Financial Reporting: VIE Rules Can Cause Confusion
Tuesday, January 19, 2016
For most construction businesses, maintaining financial statements that comply with generally accepted accounting principles (GAAP) is a fundamental requirement of doing business. Lenders and sureties require contractors to submit financial statements that have been certified to be GAAP-compliant.
Until recently, however, a common business practice used by many privately owned construction companies could have made GAAP compliance more difficult. Recent changes to GAAP standards have eased the problem somewhat, but there is still a good deal of confusion.
How VIEs Affect Financial Statements
The problem many contractors encountered revolved around variable interest entities (VIEs). These are certain types of thinly capitalized businesses that would be unable to operate without the support of another company.
For example, it is a common practice in the construction industry for the owners of a privately held construction business to set up a separate commercial real estate company. Typically, the real estate company would buy a commercial property and lease it back to the construction company as office or warehouse space. (Similar arrangements are sometimes made for the purposes of buying and leasing back equipment.)
In such instances, the commercial real estate company would likely be considered a variable interest entity. Because both businesses share common ownership and because the real estate company does not have sufficient capital to operate on its own, the construction company is considered to have a controlling financial interest in the real estate company.
When one business has a controlling interest in another, GAAP rules require that the controlling entity’s financial statements must be consolidated to include the VIE. In our example, this means the construction company’s balance sheet would have to reflect the assets and liabilities of the commercial real estate company as well. Obviously, this would have a significant impact on the construction company’s balance sheet, which could seriously affect its ability to obtain financing or bonding.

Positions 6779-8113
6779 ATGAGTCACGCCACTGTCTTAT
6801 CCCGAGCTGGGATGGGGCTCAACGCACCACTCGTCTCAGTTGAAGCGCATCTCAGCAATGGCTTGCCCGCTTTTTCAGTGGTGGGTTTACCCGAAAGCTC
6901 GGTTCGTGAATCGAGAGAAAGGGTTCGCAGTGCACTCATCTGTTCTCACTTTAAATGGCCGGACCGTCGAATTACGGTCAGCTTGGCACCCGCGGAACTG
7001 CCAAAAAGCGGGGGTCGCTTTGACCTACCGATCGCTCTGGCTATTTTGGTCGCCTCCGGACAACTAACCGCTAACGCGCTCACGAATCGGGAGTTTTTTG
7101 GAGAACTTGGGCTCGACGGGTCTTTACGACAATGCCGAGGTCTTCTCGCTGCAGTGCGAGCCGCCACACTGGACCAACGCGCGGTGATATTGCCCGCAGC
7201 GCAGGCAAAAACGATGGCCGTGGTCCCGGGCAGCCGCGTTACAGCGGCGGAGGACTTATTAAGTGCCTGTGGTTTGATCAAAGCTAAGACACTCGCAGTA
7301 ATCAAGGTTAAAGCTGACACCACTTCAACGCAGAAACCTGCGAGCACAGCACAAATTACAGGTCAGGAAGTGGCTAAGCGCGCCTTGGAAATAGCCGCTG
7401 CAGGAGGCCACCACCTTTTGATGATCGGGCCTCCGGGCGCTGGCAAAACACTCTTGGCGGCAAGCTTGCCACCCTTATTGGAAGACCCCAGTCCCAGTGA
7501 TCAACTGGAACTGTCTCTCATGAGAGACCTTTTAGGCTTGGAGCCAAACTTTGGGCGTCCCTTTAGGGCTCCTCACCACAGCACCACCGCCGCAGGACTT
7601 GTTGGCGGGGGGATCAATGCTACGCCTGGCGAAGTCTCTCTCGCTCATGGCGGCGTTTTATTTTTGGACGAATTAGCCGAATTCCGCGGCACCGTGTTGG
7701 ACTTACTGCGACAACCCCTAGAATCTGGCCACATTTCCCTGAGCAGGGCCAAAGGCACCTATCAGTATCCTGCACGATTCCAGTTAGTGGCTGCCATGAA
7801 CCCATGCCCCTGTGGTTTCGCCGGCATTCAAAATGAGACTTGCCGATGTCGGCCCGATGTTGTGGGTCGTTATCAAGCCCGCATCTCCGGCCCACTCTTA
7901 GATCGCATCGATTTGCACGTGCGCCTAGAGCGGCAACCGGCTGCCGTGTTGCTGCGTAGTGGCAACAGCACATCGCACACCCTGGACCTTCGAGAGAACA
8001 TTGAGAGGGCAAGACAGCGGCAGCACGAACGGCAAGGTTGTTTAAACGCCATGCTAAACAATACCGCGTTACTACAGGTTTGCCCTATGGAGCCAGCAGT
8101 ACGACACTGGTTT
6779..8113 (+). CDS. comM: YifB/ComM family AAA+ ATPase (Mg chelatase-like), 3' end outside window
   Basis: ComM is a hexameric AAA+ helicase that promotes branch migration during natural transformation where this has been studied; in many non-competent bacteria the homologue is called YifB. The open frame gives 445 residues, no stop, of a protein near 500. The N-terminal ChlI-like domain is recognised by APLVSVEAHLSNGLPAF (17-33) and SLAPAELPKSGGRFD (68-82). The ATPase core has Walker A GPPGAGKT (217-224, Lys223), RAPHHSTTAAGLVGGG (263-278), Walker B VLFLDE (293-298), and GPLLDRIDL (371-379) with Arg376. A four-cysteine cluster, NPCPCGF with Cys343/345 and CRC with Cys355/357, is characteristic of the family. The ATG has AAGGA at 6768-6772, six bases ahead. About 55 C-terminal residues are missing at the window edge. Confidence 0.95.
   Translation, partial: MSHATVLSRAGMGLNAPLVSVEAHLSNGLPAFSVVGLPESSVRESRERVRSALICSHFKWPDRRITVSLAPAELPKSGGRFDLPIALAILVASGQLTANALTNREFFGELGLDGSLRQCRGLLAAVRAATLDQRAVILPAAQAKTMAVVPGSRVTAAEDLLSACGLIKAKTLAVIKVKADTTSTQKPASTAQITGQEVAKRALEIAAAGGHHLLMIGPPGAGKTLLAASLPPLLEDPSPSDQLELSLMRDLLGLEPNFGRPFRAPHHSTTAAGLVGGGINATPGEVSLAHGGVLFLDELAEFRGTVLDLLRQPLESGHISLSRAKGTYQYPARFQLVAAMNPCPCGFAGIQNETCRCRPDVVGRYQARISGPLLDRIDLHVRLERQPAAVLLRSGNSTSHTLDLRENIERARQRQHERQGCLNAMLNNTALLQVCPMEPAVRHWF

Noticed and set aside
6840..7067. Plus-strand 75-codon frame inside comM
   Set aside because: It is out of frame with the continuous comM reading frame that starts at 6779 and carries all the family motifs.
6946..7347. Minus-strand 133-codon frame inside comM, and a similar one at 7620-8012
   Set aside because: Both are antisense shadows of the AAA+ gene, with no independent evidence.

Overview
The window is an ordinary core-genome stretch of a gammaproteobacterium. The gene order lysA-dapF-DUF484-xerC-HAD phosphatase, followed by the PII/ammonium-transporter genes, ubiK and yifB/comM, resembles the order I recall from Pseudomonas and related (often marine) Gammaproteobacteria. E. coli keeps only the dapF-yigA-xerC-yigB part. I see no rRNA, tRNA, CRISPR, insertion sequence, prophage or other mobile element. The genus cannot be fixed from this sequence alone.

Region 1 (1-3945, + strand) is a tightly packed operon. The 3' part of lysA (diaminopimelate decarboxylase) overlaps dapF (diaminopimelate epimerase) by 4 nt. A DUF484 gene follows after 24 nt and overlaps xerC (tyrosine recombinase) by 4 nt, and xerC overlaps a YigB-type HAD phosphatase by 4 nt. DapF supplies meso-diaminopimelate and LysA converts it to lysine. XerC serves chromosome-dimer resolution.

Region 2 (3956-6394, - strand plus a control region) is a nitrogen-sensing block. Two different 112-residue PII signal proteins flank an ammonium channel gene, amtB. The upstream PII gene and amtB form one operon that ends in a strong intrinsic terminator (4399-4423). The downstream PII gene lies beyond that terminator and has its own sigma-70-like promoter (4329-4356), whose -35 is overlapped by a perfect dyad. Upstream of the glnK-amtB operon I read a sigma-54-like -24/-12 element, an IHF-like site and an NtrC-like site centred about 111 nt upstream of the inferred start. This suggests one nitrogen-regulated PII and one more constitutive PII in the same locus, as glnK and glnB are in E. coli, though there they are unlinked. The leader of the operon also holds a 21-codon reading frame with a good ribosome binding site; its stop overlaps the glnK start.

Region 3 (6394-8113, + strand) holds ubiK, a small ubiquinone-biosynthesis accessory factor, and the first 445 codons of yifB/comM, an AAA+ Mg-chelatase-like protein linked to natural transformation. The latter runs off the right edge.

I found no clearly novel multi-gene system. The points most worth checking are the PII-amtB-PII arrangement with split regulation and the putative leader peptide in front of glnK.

Rules for Private Company Leases
The VIE consolidation requirement was a source of contention for a number of years. The Financial Accounting Standards Board (FASB) received numerous comments from financial statement users who pointed out that the requirement was actually impeding their ability to evaluate a business accurately.
In the case of a construction company, for example, lenders and sureties are primarily interested in the cash flows and balance sheet of the construction business. The finances of the leasing company are not particularly relevant to their decisions regarding financing or bonding capacity. In effect, they argued, the VIE rules were obscuring the information they really needed – while also adding to the owners’ GAAP compliance and reporting costs.
Responding to these concerns, FASB modified its rules in 2014 to make an exception for private company leases. The new rules provide that, under certain circumstances, a GAAP-compliant private company can now choose not to consolidate the financial reporting from a VIE that leases property to it.
Key information about the leasing arrangement must still be disclosed, and other conditions must be met in order to apply the new reporting rules. But the elimination of the requirement for consolidated reporting can simplify the production of GAAP-compliant financial statements and provide users with more relevant information.
The Bigger VIE Picture
It’s important to recognize that the 2014 rules modification applies only to leasing arrangements between two privately held companies that share a common owner. There are many other types of VIE arrangements that still require consolidated reporting.
For example, if a construction company’s owner also owns another company – even one that is completely unrelated to the construction industry – this ownership could be construed as a VIE that might be subject to consolidation into the construction company’s financial reporting. Guaranteeing the debt of another company can also trigger VIE complications.
Even without such explicit contractual arrangements, a VIE situation could apply if there is only an implicit interest in the entity. For example, if the owner of a general contracting company establishes a separate subcontracting business that has no other source of business outside of the GC, the subcontractor would likely be considered a VIE. Therefore, its financial statements might need to be consolidated into the GC’s reporting.
Sharing of employees, management fees, operating leases and other common practices can also trigger a VIE situation. Before entering into any such arrangement, check with your accountant to determine how the proposed action might affect your company’s financial reporting, and thus impact its credit and bonding capacity.
We would be happy to answer any questions you have on potential financial reporting issues.
Dale A. Ruther?>
CPA, CIT, CDS, CCIFP
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